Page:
The Good Beer Guide plans to advise its readers to avoid Watney’s ales ‘like the plague’, but tones this down at the last minute. Paper Lace’s Billy Don’t Be A Hero, David Essex, and John Denver’s Annie’s Songare all in the charts. Patty Hearst, daughter of multi- millionaire publisher Randolph Hearst, is abducted. Weeks later Hearst is seen helping her captors rob a San Francisco bank. Golda Meir resigns as premier of Israel, Valery Giscard d’Estaing is elected president of France, and, faced with impeachment over the Watergate affair, President Nixon resigns. Muhammad Ali knocks out George Forman and regains his heavyweight title.


Fleetwood Mac’s Mick Fleetwood and John and Christine McVie are joined by new members Stevie Nicks and Lindsey Buckingham. Angola gains its independence from Portugal. Margaret Thatcher is the first woman elected to lead Britain’s Conservative Party and Egypt reopens the Suez Canal after eight years. The first Cricket World Cup is played in England in 1975. The West Indies beats Australia by 17 runs in the Lord’s final.


Rocky, All The President’s Men, Marathon Man andThe Omen hit the big screen. Gymnast Nadia Comaneci of Romania is the darling of the Summer Olympics, while military spending in the world sky-rockets to $300 billion a year. Racial violence in black townships outside Johannesburg, South Africa, is the worst in 15 years. The raid on Entebbe; Israeli special forces storm a hijacked airliner in Uganda and rescue all but one of 104 hostages. UK Prime minister Harold Wilson shocks the country by resigning and successor James Callaghan faces a plummeting pound and soaring trade deficit.


The new lotteries act allows clubs to run lotteries while London’s Penthouse Club boasts the biggest fruit machine in the land. Fleetwood Mac’s albumRumours is released, ready to stay on the album charts for three and a half years. Leo Sayer, KC and the Sunshine Band and ABBA’s Dancing Queen make the charts. An oil well shoots out of control in the North Sea, creating a slick 45 miles long and 30 miles wide.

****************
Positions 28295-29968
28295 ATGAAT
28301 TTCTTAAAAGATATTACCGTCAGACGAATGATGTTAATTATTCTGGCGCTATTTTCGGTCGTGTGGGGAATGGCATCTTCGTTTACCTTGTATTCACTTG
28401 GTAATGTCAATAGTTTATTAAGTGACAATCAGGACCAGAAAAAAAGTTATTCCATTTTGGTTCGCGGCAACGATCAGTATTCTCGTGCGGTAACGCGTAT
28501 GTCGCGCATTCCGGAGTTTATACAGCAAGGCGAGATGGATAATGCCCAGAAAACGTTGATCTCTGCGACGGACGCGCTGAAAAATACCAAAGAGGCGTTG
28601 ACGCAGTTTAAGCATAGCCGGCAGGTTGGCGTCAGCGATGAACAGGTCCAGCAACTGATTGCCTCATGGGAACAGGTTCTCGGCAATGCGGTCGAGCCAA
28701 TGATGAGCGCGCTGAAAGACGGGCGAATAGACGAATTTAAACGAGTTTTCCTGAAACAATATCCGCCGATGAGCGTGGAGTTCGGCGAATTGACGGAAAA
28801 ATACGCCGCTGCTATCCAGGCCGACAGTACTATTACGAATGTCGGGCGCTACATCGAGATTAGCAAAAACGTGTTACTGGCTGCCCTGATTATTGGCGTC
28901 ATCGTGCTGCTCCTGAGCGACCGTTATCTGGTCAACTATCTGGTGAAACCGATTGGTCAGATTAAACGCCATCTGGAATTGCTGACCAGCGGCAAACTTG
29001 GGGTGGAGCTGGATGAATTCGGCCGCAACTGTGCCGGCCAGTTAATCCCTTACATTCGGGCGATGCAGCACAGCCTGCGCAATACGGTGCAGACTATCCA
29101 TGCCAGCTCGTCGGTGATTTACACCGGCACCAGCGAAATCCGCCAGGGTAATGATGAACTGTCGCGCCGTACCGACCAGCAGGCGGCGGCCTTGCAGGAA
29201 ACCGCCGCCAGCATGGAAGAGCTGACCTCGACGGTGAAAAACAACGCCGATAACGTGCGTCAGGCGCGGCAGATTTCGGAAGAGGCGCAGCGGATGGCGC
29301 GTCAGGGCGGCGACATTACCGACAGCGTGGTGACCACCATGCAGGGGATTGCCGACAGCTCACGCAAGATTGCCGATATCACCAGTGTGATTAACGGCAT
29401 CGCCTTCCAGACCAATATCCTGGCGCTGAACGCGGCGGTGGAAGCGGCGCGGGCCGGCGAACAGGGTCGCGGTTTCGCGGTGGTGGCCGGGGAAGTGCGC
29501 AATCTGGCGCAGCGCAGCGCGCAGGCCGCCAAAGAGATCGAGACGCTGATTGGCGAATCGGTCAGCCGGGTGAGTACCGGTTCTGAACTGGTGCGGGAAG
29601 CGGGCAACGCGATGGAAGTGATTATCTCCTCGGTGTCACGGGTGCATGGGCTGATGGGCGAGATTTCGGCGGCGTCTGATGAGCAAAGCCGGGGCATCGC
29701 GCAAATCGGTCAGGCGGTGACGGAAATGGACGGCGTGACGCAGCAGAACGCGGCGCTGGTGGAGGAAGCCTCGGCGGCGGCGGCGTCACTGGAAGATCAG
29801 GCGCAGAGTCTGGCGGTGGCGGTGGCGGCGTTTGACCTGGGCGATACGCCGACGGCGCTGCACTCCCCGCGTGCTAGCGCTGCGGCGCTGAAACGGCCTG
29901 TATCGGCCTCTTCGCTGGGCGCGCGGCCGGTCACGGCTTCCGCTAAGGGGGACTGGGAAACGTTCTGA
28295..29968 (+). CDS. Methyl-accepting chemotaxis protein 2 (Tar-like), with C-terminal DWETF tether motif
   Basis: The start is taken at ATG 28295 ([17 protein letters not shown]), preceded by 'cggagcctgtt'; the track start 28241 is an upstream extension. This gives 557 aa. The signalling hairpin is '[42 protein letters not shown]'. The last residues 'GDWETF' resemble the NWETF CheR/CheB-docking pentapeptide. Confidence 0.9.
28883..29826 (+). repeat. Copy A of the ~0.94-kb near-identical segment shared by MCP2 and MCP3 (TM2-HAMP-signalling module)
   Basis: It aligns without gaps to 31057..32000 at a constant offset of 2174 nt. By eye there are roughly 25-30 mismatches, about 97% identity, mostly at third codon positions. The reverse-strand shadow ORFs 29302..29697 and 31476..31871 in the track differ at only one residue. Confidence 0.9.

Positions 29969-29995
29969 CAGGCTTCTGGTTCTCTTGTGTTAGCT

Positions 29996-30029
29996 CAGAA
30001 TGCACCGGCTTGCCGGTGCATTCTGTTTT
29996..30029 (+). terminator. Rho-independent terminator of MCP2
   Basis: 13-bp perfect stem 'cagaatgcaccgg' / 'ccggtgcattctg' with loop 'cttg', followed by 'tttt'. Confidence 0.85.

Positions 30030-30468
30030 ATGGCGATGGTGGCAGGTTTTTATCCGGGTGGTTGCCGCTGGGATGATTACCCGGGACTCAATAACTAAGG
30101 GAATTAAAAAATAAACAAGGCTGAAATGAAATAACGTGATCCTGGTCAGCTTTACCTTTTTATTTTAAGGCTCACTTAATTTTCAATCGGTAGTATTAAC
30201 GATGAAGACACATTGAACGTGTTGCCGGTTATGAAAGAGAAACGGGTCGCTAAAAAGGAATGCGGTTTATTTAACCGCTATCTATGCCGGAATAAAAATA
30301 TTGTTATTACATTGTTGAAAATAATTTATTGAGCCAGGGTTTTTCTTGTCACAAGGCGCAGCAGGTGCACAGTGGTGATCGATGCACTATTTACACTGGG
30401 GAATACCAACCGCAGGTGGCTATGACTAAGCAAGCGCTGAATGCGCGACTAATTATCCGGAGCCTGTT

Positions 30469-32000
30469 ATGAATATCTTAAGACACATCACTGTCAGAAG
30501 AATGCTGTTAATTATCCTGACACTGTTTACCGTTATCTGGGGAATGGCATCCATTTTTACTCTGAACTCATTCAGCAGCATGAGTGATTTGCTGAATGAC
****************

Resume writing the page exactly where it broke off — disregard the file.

Croxley Green Community Association opens its doors having persuaded village residents to part with £1 per brick to build premises. Evita opens. Paul McCartney signs a $20 million recording contract with Columbia Records, Saturday Night Fever hits town and Sid Vicious of the Sex Pistols is arrested in New York, charged with murdering girlfriend Nancy Spungen. The Vatican has a tough time, with three popes in one year, following the untimely deaths of Paul VI followed by John Paul I. The College of Cardinals amazes the world by choosing a non- Italian, Cardinal Karol Wojtola of Poland, who becomes John Paul II. The world’s first test tube baby is born in Britain, Liverpool Cathedral is completed after 74 years in the making and the country’s first nudist beach opens at Brighton.


There are 3,025 licensed clubs listed in Scotland, reports Club Mirror. The 1979 general election brings the country’s first woman prime minister, Margaret Thatcher, to power. General Samoza resigns as president of Nicaragua, and the Sandinistas succeed to power, Mother Teresa accepts the Nobel Peace Prize and in December, Soviet forces invade Afghanistan.